"I believe non-dividend stocks aren't much more than baseball cards. They are worth what you can convince someone to pay for it."
-- Mark Cuban

In a lot of ways, Cuban is obviously right. Markets will soar and markets will plunge, but owning dividend stocks means you have a more stable company that pays you consistently -- and that's worth a lot more to many investors. Here's one unloved high-yield dividend stock with a brighter future than many think in General Motors (NYSE:GM) and a mostly overlooked dividend juggernaut in Stanley Black & Decker, Inc. (NYSE:SWK).

Peak Auto? So what?

Addition by subtraction is a real thing. In this case, General Motors has done a phenomenal job minimizing or exiting low-profit businesses, including its sale of Opel/Vauxhall to wash its hands of a business that hadn't turned a profit since the late 1990s. In fact, GM had lost roughly $20 billion since the last time it turned a profit in 1998, which is an insane figure. That's not the only move it's making: 

Graphic showing GM's exit of low profit businesses.

Image source: GM presentation at Citi's June 2017 industrials conference.

GM has taken significant steps toward shaping the future of its electric-vehicle portfolio by developing a Chevrolet Bolt with an estimated range of 238 miles and investing in a ride-hailing company Lyft. But what many people missed for so long was that the two topics were eventually going to intertwine as the industry progresses toward travel as a service. GM announced this week the production of 130 Chevy Bolt EB vehicles equipped with its next generation of self-driving technology.

Chevrolet Bolt being tested with driverless technology.

Image Source: General Motors.

But those are growth stories for tomorrow. What can GM offer today? While I've mentioned the addition by subtraction of its European operations, the company's major remaining markets are beginning to have more product symmetry. Between North America, South America, and China, there are many factors in common that can help GM build scale and cut costs. Those include fewer diesel engines (Europe had far more), a growing midsize truck market, and a focus on seven-passenger SUVs, among others.

The great thing for dividend investors is that much of the peak auto sales negativity is priced in, pushing the company's trailing-12-month price-to-earnings ratio down to 5. The company's dividend was reinstated in 2014 and has grown roughly 26% since then to $1.52 per share annually, a juicy yield of 4.4%. Because of the negativity priced in, the high yield, and proof it intends to evolve with the industry, GM is one of the most valuable dividends around.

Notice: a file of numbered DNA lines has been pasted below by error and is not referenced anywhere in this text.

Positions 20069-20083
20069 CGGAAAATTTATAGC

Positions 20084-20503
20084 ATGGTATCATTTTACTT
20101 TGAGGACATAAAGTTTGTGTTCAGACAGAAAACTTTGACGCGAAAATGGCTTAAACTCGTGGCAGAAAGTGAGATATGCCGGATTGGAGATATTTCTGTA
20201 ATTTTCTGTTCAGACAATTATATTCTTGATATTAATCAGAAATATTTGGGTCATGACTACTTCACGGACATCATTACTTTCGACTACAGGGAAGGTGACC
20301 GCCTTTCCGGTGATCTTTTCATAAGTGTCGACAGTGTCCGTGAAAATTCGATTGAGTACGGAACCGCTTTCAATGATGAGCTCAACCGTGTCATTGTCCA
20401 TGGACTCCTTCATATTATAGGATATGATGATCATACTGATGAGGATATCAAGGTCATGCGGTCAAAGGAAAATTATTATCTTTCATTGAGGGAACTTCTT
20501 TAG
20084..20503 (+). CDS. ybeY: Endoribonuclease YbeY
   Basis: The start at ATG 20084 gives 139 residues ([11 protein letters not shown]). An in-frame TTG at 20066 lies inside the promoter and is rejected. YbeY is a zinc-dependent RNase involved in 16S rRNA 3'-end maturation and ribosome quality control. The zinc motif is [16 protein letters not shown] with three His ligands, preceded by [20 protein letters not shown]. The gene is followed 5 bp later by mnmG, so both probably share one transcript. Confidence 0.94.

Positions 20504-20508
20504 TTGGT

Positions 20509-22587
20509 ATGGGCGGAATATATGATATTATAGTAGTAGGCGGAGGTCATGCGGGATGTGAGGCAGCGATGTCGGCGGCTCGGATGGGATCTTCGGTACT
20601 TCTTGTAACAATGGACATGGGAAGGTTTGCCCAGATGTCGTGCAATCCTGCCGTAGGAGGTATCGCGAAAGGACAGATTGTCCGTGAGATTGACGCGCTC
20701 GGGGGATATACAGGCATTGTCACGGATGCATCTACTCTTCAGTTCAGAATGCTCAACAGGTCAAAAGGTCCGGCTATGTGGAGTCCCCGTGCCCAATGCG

Building a powerhouse

Despite being around since 1843, Stanley Black & Decker is still a powerhouse brand name and remains No. 1 in tools and storage, No. 2 in security services, and a global leader in engineered fastening, all based on revenue. While it already has a long track record of success, it envisions a much brighter future:

Graphic showing $9 billion growth from 2000 to 2016.

Image source: Stanley Black & Decker's May 2017 investor presentation.

Picture this: Stanley Black & Decker envisions becoming a $22 billion diversified industrial company by 2022. You probably recognize its DeWalt, Stanley, and Black & Decker brands, and even the newer Craftsman addition, but it plans to keep growing. Its long-term capital allocation strategy is to return about 50% of free cash flow to shareholders through dividends and share buybacks. The remaining 50%, however, will go toward acquisitions to create growth and potential cost synergies and scale.

And if you overlooked the company's dividend because of a meager 1.7% yield, you're missing out one of the most consistent and historic dividends out there. In fact, Stanley Black & Decker has made a staggering 140 consecutive years of dividend payments and has even boosted its dividend for 49 consecutive years. Between 2012 and 2016, its free cash flow recorded a compound annual growth rate of 10%, which proves its dividend is poised to continue its annual streaks for years to come.

Even though these two ancient companies have recognizable names, they've been largely left behind as dividend stocks -- and that's a mistake savvy investors shouldn't make.

Daniel Miller owns shares of General Motors. The Motley Fool has no position in any of the stocks mentioned. The Motley Fool has a disclosure policy.